/ Modified apr 6, 2012 4:56 p.m.

Arizonans Driving Less, Despite Population Gains

Younger people driving even less than the rest of the state

By Kelly Hultgren

Arizona Public Media

Americans are driving less for the first time since World War II, according to a new study from the Arizona PIRG Education Fund.

In 2007, Arizonans drove more than 62 billion miles. Despite an increase in the state’s population, that figure decreased by almost three billion miles in 2010, said Diane Brown, executive director with Arizona PIRG.


Higher gas prices, new licensing’s laws and improvements in public transportation, have convinced people to step away from their cars. Last year, the average American drove six miles fewer than in 2004, she said.

This trend is more prevalent in young adults. For ages 16-34, the average person drove 20 percent fewer miles in 2009, than in 2001, according to the study.

Instead, they are using public transportation.

“At the same time America’s young people are decreasing the amount they drive, they are increasing their use of public transportation,” Brown said. “From 2001 to 2009, the number of passenger miles traveled by 16-34 year olds on public transit, increased by 40 percent.”

These new findings call for new perspectives, Brown said.

“Federal and local governments have historically made massive investments in new highway capacity on the assumption that driving will continue to increase,” she said. “The changing transportation preferences of young people and Americans overall, throw those assumptions into doubt. “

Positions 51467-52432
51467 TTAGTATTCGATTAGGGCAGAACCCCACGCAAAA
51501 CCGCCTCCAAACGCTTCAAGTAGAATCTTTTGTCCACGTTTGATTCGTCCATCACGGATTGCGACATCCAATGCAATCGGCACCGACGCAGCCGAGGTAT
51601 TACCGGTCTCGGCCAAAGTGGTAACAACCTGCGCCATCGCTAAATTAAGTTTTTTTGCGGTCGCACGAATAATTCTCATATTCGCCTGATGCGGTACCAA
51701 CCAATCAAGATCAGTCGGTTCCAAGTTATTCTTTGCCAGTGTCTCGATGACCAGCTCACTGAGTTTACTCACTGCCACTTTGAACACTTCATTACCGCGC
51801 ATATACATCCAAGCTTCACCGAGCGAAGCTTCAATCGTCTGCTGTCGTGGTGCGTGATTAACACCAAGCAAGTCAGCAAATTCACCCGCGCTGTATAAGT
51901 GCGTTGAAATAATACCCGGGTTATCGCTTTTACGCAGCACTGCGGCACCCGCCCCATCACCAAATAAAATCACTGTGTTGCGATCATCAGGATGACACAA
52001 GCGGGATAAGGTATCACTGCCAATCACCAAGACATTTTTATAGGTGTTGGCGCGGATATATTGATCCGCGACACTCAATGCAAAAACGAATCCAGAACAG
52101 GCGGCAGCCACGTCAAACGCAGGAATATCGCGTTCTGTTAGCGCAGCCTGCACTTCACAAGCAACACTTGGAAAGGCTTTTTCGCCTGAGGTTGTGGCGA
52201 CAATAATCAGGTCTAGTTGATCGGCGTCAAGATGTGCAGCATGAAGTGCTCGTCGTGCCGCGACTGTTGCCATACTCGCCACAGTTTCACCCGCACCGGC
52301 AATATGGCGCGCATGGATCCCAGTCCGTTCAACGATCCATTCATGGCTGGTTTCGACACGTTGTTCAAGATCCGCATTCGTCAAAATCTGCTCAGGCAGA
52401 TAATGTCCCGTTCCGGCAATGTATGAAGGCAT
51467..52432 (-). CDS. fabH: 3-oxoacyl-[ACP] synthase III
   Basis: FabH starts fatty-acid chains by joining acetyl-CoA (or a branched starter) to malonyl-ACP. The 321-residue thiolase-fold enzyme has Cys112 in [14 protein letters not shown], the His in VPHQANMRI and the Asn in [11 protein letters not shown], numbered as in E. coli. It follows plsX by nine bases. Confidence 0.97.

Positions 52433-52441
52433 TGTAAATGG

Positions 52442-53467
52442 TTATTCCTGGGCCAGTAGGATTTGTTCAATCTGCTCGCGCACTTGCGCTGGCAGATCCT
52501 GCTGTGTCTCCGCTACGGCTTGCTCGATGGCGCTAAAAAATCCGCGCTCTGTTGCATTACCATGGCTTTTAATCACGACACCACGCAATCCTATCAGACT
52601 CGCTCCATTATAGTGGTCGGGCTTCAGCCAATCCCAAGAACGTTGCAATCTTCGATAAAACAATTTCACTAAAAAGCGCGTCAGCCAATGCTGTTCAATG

Instead of the proposed plans to widen the I-10, decision makers need to focus on alternative transportation planning, like the new, 4-mile streetcar in the current Regional Transportation Plan, said Marilyn Robinson, associate director and urban planner with the Drachman Institute College of Architecture and Landscape Architecture/Planning.

The new rail system, along with other enhancements for bicycle and pedestrian commuters, will make Tucson a more favorable place to live, Robinson said.

“Anyone who has traveled to communities with high quality rail transit and supportive bicycle and pedestrian elements, knows the difference such a transportation system makes for the quality of life for all residents,” Robinson said.

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